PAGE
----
Could Tottenham Hotspur Cope with the Loss of Gareth Bale?

Sam Tighe@@stighefootballWorld Football Tactics Lead WriterDecember 12, 2012

LONDON, ENGLAND - DECEMBER 01:  Gareth Bale of Tottenham reacts during the Barclays Premier League match between Fulham and Tottenham Hotspur at Craven Cottage on December 1, 2012 in London, England.  (Photo by Jan Kruger/Getty Images)
Jan Kruger/Getty Images

Andre Villas Boas fears losing star man Gareth Bale (via The Sun) in the summer, and if it's not 2013, it's probably going to happen at some point.

The player himself has spoken of his interest in playing abroad (via The Metro), so with his departure inevitable, the question must be asked: Could Spurs cope without him, and what's the plan going forward?



Bale is a unique player who has changed a significant portion of his play over the past three years.

He was once the cursed left-back, with the Welshman making around 25 appearances for the White Hart Lane club without winning a single game. With Spurs 3-0 up, some would plea for Bale to be brought on in order to break the curse. It was as real as the Madden Curse, of course.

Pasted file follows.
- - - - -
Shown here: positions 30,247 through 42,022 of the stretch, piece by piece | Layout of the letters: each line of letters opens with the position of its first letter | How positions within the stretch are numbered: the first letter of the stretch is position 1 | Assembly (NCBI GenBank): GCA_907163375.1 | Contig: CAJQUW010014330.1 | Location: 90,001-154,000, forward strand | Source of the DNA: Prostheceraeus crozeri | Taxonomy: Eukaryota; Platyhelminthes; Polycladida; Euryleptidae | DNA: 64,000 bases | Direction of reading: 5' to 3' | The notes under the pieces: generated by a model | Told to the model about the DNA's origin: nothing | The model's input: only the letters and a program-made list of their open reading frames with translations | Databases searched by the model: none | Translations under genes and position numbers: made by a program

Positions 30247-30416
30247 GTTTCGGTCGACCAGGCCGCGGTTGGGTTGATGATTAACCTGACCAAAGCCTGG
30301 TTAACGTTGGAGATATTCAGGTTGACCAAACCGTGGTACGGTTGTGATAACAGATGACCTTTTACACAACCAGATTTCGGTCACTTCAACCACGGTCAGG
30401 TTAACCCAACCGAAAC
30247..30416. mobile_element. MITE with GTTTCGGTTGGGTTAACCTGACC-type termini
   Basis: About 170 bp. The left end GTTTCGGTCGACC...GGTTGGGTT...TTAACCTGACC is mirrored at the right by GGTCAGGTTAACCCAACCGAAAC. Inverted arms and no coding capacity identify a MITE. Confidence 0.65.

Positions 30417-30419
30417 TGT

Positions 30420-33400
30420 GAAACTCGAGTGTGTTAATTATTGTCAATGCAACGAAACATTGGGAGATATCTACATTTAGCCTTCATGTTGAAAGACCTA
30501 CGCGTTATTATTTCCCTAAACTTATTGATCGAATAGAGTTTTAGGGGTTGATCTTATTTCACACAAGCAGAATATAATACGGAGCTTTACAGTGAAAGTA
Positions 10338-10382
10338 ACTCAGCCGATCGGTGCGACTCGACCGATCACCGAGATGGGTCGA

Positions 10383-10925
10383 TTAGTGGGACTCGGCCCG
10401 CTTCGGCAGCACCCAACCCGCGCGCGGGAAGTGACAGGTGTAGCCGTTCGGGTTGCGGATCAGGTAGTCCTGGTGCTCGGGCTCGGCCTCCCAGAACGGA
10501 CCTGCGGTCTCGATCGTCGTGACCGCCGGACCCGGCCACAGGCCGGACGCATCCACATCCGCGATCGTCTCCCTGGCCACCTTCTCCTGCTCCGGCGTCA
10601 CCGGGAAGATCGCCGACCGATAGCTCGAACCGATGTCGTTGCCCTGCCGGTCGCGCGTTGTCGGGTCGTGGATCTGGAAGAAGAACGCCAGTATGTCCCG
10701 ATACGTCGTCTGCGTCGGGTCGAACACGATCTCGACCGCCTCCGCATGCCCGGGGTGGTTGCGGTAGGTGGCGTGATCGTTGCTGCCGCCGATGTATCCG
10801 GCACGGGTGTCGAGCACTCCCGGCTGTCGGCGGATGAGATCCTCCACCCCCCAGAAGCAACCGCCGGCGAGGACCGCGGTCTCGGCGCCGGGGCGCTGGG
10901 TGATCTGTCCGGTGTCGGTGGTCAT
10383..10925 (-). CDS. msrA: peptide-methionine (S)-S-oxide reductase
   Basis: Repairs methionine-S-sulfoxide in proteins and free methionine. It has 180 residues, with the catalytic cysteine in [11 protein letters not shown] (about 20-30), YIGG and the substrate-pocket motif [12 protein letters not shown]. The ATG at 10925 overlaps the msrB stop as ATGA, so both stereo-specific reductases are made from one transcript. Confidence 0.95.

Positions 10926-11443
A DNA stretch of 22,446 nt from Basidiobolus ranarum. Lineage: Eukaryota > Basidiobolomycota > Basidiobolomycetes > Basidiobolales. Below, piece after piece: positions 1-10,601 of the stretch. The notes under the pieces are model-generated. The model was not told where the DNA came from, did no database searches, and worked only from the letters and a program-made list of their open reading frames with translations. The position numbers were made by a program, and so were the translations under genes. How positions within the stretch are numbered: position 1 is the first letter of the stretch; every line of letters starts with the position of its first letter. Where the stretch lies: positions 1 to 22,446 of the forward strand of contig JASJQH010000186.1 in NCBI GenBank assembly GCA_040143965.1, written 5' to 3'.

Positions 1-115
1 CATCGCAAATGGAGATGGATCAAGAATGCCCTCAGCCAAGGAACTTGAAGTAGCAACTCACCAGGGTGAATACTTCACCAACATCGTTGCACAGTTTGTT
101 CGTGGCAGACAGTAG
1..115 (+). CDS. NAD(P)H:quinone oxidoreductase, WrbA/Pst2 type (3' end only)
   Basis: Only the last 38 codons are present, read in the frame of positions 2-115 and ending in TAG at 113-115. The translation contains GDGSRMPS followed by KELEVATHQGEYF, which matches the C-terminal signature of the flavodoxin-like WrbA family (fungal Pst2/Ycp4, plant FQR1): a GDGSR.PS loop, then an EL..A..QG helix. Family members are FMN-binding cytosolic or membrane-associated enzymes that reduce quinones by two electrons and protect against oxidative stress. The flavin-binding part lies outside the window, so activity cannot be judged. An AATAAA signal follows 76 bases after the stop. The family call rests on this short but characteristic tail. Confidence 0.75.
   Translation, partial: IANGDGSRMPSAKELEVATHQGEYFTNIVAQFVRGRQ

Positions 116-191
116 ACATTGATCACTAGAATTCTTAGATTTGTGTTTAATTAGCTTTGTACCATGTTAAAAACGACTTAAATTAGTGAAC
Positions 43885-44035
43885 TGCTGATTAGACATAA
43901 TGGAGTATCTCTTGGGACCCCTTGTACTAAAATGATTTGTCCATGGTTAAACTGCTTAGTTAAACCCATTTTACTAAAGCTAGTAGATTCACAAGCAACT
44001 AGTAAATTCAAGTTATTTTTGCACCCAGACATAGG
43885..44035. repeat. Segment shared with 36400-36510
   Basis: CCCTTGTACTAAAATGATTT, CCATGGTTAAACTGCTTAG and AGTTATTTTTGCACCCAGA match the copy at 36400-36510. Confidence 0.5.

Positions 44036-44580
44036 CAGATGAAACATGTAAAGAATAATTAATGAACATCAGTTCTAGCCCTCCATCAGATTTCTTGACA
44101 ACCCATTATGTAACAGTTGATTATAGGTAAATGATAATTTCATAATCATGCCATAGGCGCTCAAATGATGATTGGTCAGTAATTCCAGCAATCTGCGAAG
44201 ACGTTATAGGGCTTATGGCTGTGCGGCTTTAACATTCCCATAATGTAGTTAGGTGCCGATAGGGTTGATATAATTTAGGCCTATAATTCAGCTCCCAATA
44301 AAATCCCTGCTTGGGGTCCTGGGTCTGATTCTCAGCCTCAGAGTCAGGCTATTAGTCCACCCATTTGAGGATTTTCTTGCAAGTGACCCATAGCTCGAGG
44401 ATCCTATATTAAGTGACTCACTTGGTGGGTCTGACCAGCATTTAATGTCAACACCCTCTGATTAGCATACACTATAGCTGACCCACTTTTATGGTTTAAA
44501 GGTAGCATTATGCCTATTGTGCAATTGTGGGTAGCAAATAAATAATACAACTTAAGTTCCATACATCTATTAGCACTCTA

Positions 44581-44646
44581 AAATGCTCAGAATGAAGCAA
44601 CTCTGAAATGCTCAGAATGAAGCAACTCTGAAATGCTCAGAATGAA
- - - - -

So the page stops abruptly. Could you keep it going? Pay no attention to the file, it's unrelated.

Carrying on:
Now he's a monster.

Bale's immense blend of speed, strength and technical ability has made him close to a left-footed version of Cristiano Ronaldo.

Harry Redknapp utilised him strictly in wide areas, with star player Luka Modric controlling the middle, but Andre Villas-Boas has given Bale a freer role in midfield and allowed him to do what he wants.

He can shuttle, shoot, counterattack, come inside or stay touchline wide for a fizzing cross. He's their playmaker and so much more.


Belgian surprise

Of course if there's one man in North London that eases fans' concerns regarding Bale's possible departure, it's Moussa Dembele.

The midfield maestro is the glue that holds AVB's side together, and the team suffered greatly in his absence—losses to Manchester City, Wigan Athletic, Norwich City and Arsenal all occurred while he was sidelined.

He's a classic Martin Jol experiment, where the mad Dutch professor has transformed one of his player's natural position into a completely different one, with Dembele in particular moving from striker to defensive midfield.



Does the emergence of Dembele put to ease your concerns of losing Bale?

How integral to the side is he and how would you go about replacing him—a new tactical system or a like-for-like player?